3 Common Blockers to Digital Transformation in Midsize OrgsMarch 29, 2018
When it comes to digital transformation, CIOs of midsize enterprises (which we define here as having 250 to 1,000 people) face some unique challenges. These orgs are usually established in their field, with processes and tools in place that have served them well for years. Plus, they’ve often hired much of their workforce before digital transformation was a thing. They might even have been founded before the birth of the Internet itself.
So it can be harder for them (than, say, a digital-native startup) to get into the right mindset and make sweeping changes to their tools and culture. Per a May 2017 survey by Gartner, here are the three biggest challenges that midsize enterprise CIOs face with digital transformation—and what you can do about them.
Challenge #1: Vague or unclear digital ambitions
Digital transformation is a broad umbrella term that can mean different things to different people. Some say it’s anything driven by technology. To others, it might mean connecting with customers across all the devices they use. Other people think of it as merely having a web presence.
So the first step in digital transformation is to put together a clear, specific plan for what it looks like in your organization. Will you use digital solutions to come up with brand-new ways of doing things? Or will you take a more cautious approach and look for incremental digital solutions that can quickly affect your bottom line? When you’ve narrowed it down, you then need to socialize these ideas with as many people as possible. That way, everyone gets on the same page (or screen, as it were).
To get there, Gartner suggests you take several steps:
- Clearly define your vision for digital and what’s in scope for your org
- Tell specific stories about how your org can benefit
- Evaluate new ideas through the eyes of an entrepreneur
- Lead a virtual digital team who designs and socializes digital across the org
Challenge #2: Unstructured process
Digital transformation often touches every part of your organization: every application, every process, and every person. The good news for mid-sized orgs is that you’re small enough to make faster decisions than larger counterparts. There’s often a closer relationship between your executive team. But you still won’t be able to tackle everything at once.
Instead, you need to take a step-wise approach to change. Take a look across your organization and prioritize areas where digital can make the most impact. Create a pace-layered application map of which applications you’ll transform when.
Then, for each area, follow Gartner’s recommended 5-step approach:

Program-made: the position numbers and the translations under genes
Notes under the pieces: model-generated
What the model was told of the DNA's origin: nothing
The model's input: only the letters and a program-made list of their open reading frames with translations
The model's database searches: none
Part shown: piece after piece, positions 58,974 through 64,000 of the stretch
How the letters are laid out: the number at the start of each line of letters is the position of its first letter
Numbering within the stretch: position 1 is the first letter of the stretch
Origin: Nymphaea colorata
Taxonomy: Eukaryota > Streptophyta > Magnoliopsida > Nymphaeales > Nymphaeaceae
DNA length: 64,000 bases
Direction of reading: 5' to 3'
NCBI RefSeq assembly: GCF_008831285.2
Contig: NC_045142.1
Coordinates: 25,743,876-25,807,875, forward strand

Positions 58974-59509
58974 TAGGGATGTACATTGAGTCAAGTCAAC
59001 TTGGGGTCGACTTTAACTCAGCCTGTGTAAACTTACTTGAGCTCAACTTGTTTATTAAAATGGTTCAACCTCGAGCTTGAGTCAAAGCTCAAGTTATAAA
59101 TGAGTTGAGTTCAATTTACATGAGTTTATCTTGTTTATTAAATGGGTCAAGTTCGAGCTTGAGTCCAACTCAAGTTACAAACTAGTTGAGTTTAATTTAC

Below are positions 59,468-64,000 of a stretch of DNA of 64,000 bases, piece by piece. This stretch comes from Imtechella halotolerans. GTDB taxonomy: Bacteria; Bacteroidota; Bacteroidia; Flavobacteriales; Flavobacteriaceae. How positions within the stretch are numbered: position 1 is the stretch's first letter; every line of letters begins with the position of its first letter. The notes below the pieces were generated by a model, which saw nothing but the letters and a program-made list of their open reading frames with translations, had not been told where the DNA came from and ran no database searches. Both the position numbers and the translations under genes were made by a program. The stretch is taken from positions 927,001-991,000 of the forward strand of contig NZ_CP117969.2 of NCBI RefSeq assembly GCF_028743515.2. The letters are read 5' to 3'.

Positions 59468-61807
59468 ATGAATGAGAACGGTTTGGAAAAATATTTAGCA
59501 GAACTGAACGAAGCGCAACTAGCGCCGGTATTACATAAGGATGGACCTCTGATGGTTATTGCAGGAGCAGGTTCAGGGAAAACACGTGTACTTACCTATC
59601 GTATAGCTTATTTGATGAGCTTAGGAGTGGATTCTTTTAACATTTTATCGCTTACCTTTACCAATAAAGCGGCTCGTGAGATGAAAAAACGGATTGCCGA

- Plan: Put together a clear plan and pinpoint solutions to get there
- Design: Experiment with new products or services you identified in the first stage
- Deliver: Roll out and test a minimum viable product
- Scale: If the pilot is a success, rally and launch the product or service across more business functions
- Revise: Keep optimizing the technology based on how it works in your business
To avoid boiling the ocean, start with a few high-value opportunities that are also lower risk. Look for ways to future-proof your key business systems and remove any legacy applications that are holding you back from a true digital transformation.
Challenge #3: Resource and skill constraints
Digital talent hasn’t yet scaled to meet the demand. Companies of all sizes are having trouble attracting and keeping people who know digital inside and out. So it’s no surprise that midsize CIOs also consider a lack of digital talent to be one of the biggest barriers.
But there are many things companies can do instead of hiring more full-time staff. Examples:
- Retrain existing staff
- Crowdsource other resources like freelancers
- Partner with third parties like boutique consultant firms
The Harvard Business Review shared an interesting case study about AT&T, who’s going through a company-wide effort to overhaul their talent base. They estimate that 140,000 of their employees are actively engaged in acquiring skills for new digital roles like cloud computers, coders, and data scientists. Since 2013, the company has spent $250 million on employee education programs and another $30 million each year on tuition help.
While midsize orgs might not be able to dedicate this level of financial investment, they should at least encourage their employees to keep learning. They can offer as many opportunities as possible to retrain employees on new digital skills.
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Source: Gartner. How Midsize Enterprise CIOs Can Overcome Three Obstacles to Digital Transformation. October 2017.